Wentworth actor wants broader palette for LGBTQI tales
There are more LGBTQI stories in Australian media than ever, but so many end the same way - with the death of a lovable character.
Whether it's by AIDS, murder, overdose or other tragedy, these deaths are so common that the trope, called 'Bury Your Gays', has sub-variants such as 'Out of the Closet, Into the Fire' and 'Homophobic Hate Crime'.
Australian actor Zoe Terakes, known for their role as a transgender man in the TV series Wentworth, said these can't be the only stories told.
"The reason I'm daunted by only telling trans stories for the rest of my life is because, for the most part, they're really traumatic and ... boring," Terakes told a WorldPride panel on Friday.
Fellow panellist Imbi wants to see more like films and programs like Love, Simon and Heartstopper, which both feature wholesome queer love stories.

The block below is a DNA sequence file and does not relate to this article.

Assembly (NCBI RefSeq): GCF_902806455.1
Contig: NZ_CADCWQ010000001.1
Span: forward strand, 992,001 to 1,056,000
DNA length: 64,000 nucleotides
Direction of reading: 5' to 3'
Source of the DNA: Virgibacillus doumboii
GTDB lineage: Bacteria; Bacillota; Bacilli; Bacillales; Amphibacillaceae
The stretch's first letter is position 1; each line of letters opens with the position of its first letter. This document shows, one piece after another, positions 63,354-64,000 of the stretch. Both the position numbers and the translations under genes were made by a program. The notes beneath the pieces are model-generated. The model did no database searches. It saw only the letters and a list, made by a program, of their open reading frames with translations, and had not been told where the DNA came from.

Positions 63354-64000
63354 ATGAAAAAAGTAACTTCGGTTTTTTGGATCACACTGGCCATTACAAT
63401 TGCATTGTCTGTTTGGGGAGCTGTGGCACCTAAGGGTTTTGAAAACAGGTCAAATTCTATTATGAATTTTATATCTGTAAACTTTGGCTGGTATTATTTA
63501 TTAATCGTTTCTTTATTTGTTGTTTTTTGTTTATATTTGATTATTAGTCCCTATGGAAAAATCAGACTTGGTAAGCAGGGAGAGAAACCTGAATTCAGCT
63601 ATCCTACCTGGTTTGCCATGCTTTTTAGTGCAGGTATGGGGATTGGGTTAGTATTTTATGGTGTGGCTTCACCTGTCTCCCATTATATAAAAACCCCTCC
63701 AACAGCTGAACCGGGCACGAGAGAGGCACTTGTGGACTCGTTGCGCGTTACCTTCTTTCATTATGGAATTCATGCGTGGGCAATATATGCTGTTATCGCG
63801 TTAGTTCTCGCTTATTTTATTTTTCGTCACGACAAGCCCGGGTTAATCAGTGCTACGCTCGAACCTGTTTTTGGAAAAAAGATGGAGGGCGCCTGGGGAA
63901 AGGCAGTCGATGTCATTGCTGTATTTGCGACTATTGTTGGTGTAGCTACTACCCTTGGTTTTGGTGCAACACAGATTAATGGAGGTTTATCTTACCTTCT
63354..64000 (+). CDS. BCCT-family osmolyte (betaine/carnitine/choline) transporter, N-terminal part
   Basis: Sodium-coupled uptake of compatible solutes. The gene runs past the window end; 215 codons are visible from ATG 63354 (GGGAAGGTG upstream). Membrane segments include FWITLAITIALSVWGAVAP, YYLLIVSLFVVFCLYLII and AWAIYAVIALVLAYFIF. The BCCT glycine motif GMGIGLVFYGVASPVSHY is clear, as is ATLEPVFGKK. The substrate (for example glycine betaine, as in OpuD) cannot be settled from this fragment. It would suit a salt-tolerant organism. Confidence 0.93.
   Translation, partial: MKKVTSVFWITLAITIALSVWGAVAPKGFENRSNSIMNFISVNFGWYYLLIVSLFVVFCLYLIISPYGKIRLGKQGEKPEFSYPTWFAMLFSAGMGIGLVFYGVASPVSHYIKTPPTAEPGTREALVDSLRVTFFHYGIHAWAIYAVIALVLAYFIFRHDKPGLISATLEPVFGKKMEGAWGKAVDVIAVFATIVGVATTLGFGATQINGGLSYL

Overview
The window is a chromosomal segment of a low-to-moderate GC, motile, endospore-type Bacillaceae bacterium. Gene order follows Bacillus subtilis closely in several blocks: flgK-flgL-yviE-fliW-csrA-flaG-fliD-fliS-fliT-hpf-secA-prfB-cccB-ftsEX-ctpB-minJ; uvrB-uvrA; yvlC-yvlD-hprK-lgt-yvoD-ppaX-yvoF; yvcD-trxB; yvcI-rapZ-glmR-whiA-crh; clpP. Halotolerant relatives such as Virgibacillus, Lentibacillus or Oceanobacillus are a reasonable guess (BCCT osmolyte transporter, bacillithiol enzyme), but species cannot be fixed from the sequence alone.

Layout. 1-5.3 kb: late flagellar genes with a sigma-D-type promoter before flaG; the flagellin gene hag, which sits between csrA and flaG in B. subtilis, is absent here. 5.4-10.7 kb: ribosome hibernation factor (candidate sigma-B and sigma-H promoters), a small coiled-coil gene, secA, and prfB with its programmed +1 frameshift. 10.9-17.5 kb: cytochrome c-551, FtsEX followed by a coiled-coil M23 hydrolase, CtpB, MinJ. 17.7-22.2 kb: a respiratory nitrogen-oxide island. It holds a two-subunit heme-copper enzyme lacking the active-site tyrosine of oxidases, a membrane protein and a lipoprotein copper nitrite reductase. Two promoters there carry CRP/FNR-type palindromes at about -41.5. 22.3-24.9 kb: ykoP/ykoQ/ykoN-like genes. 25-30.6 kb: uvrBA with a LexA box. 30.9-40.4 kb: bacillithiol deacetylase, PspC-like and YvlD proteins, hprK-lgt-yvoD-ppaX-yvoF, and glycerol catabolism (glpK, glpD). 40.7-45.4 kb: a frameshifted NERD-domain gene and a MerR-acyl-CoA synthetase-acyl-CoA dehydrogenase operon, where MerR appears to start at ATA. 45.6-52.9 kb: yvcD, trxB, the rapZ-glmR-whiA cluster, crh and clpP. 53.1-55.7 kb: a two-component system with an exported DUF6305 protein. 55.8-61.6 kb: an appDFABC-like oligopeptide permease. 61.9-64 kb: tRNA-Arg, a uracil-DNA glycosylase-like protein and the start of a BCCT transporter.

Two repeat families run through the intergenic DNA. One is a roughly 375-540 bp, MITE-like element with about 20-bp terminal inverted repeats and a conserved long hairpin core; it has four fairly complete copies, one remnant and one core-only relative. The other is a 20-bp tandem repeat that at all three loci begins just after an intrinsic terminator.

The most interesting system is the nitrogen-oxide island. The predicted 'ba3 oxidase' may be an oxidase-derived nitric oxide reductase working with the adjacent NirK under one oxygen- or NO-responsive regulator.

"You forget that these authentic expressions of queer joy can actually be really radical," they said.
"Sharing them on a public and accessible platform is a powerful tool, it can be really affirming."
However, of the few examples of positive LGBTQI representation, most are taken up by gay, white men who are not transgender.
While Terakes loves those stories and believe they have a place, they take up a lot of space that could be used to explore other forms of queer love.
"Gay men everywhere, all the time," they said.
"I love them to bits but it's almost an over-saturation. You hear them all the time over any other voices."
Instead, Terakes wants to shine the spotlight on positive stories from other LGBTQI demographics.
Terakes themself starred in the lesbian love story Ellie and Abbie (& Ellie's Dead Aunt) in 2020 and later this year, they are set to appear in the Marvel Cinematic Universe TV show Ironheart.
While they worry that representation can be used to distract from issues of discrimination, they still believe it is important for youth.
"If little Black trans kids turned on a TV and saw a Black trans super hero, you bet your bottom dollar they would be less depressed."
"They'll say 'oh I can see that and therefore I exist', especially if they're little."
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